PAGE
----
to the new treaty, was not, he saw, the same as the Pacification of Ghent,
though it purported to recognize that accord. The very fact that the Flemish
nobles trusted the concessions of Philip, made him the more distrust it
and them. And as events proved, Orange was in the right.
Hence he refused
to recognize the treaty in his own states of Holland and Zeland. As soon
as it was published and sent to him, William after conference with these
states, published a severe criticism on its provisions. He knew perfectly
well that Philip and his deputy would do all in their power to win him
over, even to a seeming consent. They on their part, as their discovered
correspondence shows, knew that the success or failure of their machinations
depended on their success in hoodwinking Orange. The name of your
Majesty, says Don John, is as much abhorred and despised in
the Netherlands, as that of the Prince of Orange is loved and feared.
But the governor did not and could not conceive that there was one thing
which William valued above all offers and all bribes, and that was the
security and freedom of the country whose affairs he was administering.
In all seeming however
Don John was prepared to carry out his engagements. He got together with
difficulty the funds for paying the arrears due to the troops, and sent
them off by the end of April. He caressed the people and he bribed the
nobles. He handed over the citadels to Flemish governors, and entered
Brussels on May 1st. Everything pointed to success and mutual good will.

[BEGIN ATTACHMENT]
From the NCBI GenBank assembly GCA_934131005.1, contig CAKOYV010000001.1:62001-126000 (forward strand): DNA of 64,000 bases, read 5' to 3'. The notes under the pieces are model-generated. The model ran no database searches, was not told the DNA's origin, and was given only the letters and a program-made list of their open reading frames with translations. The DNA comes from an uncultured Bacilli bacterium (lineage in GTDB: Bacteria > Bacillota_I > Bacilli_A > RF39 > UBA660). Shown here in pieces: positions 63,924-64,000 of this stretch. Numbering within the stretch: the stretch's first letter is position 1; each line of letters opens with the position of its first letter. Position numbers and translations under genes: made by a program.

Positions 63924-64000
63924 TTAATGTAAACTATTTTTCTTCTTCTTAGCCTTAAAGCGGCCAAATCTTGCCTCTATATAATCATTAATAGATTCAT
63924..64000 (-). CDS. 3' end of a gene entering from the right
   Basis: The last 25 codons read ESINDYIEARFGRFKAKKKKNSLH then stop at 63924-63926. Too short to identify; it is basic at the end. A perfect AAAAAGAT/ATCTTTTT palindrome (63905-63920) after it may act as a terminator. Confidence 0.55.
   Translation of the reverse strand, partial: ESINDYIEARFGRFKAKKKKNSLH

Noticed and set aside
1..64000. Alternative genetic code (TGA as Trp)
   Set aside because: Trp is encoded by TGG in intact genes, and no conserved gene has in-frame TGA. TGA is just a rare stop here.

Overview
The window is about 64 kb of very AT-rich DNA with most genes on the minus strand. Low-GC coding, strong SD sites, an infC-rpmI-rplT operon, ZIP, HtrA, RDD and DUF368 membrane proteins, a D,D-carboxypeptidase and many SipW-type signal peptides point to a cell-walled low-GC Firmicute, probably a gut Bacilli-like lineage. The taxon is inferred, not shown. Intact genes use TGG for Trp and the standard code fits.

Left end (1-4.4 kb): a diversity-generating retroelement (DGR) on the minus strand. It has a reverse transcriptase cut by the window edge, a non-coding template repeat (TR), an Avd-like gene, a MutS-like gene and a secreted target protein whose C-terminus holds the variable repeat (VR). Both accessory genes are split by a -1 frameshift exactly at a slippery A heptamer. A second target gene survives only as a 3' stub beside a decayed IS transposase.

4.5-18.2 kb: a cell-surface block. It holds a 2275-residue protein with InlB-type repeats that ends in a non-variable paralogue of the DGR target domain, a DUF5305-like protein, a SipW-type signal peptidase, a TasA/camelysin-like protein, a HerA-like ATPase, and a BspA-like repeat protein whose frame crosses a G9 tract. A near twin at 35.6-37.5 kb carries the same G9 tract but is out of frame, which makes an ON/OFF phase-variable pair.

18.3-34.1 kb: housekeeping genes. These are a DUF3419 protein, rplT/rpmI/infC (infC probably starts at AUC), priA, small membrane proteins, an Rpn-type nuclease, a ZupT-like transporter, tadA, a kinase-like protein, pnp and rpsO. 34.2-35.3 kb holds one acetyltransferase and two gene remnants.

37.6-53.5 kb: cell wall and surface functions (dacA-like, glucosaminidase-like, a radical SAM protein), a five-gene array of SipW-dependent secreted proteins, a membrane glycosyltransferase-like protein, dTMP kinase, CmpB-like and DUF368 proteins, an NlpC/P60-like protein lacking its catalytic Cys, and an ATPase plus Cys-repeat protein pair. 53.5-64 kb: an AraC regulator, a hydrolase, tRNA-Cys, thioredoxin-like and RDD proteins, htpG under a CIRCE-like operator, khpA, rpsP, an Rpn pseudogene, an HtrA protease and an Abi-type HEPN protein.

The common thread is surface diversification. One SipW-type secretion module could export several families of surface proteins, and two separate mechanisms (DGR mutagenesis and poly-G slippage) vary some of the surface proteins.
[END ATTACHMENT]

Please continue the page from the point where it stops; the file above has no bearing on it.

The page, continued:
But we have Don Johns letters, in which he speaks most unreservedly
and most unflatteringly of his new friends, and of his designs on the
liberties of the Netherlands. And all the while that Philip was soothing
and flattering his brother, he had determined on ruining him, and on murdering
the man whom that brother loved and trusted. About this time, too, we
find that Philip and his deputy were casting about for the means by which
they might assassinate the Prince of Orange, who had bewitched the
whole people! Meanwhile they continued to negotiate with him.
HOTEL DE VILLE, BRUSSELS.
attempt of Don John to get possession of the citadel of Antwerp for himself
failed, and the patriots gained it. The merchants of Antwerp agreed to
find the pay still owing to the soldiers, on condition of their quitting
the city. But while they were discussing the terms, a fleet of Zeland
vessels came sailing up the Scheldt. Immediately a cry was raised, The
Beggars are coming, and the soldiers fled in dismay. Then the Antwerpers
demolished the citadel, and turned the statue of Alva again into cannon.
After these events,
William of Orange put an end to negotiations with Don John. Prince William
was in the ascendant. But the Catholic nobles conspired against him, and
induced the Archduke Matthias, brother of the German Emperor Rodolph,
to accept the place of governor of the Netherlands in lieu of Don John.
He came, but Orange was made the Ruwaard of Brabant, with full military
power. It was the highest office which could be bestowed on him. The Union
of Brussels followed and was a confederation of all the Netherlands.
But the battle of Gemblours was fought in February, 1573, and the patriots
were defeated. Many small towns were captured, and it seemed that in course
of time the governor would recover at least a part of his lost authority.
But in the month of September, Don John was seized with a burning fever,
and died on October 1st. His heart was buried at Namur, but his body was
carried to Spain.